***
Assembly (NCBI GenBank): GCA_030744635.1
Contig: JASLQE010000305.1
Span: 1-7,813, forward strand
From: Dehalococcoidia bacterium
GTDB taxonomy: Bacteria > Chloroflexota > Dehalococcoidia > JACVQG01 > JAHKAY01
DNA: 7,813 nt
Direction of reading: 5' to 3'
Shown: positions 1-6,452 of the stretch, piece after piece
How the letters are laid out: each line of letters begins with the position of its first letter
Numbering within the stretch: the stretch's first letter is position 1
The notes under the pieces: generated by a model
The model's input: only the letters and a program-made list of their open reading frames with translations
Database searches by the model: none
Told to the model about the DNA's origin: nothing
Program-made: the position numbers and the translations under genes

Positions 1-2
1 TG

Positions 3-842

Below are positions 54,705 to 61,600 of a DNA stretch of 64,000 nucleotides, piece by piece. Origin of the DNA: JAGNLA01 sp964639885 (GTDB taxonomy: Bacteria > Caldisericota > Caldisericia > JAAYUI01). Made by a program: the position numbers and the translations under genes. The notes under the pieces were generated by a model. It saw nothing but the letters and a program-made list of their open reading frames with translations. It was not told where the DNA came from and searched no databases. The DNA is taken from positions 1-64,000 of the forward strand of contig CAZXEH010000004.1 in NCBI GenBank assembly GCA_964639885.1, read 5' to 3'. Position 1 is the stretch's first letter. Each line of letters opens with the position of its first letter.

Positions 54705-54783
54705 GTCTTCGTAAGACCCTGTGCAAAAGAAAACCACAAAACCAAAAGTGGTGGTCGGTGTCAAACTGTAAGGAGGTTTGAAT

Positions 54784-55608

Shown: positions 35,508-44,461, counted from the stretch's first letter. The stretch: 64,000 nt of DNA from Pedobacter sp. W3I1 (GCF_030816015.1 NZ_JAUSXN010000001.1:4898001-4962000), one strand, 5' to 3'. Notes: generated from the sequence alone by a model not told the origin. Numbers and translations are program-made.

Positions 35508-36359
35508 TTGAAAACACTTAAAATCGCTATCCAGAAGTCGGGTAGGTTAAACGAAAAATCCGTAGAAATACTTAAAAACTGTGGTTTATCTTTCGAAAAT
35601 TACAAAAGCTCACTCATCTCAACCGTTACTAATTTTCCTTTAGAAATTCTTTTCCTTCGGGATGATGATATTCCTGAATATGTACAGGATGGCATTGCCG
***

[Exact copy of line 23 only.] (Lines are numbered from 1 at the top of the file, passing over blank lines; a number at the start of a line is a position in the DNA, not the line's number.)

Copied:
Shown: positions 35,508-44,461, counted from the stretch's first letter. The stretch: 64,000 nt of DNA from Pedobacter sp. W3I1 (GCF_030816015.1 NZ_JAUSXN010000001.1:4898001-4962000), one strand, 5' to 3'. Notes: generated from the sequence alone by a model not told the origin. Numbers and translations are program-made.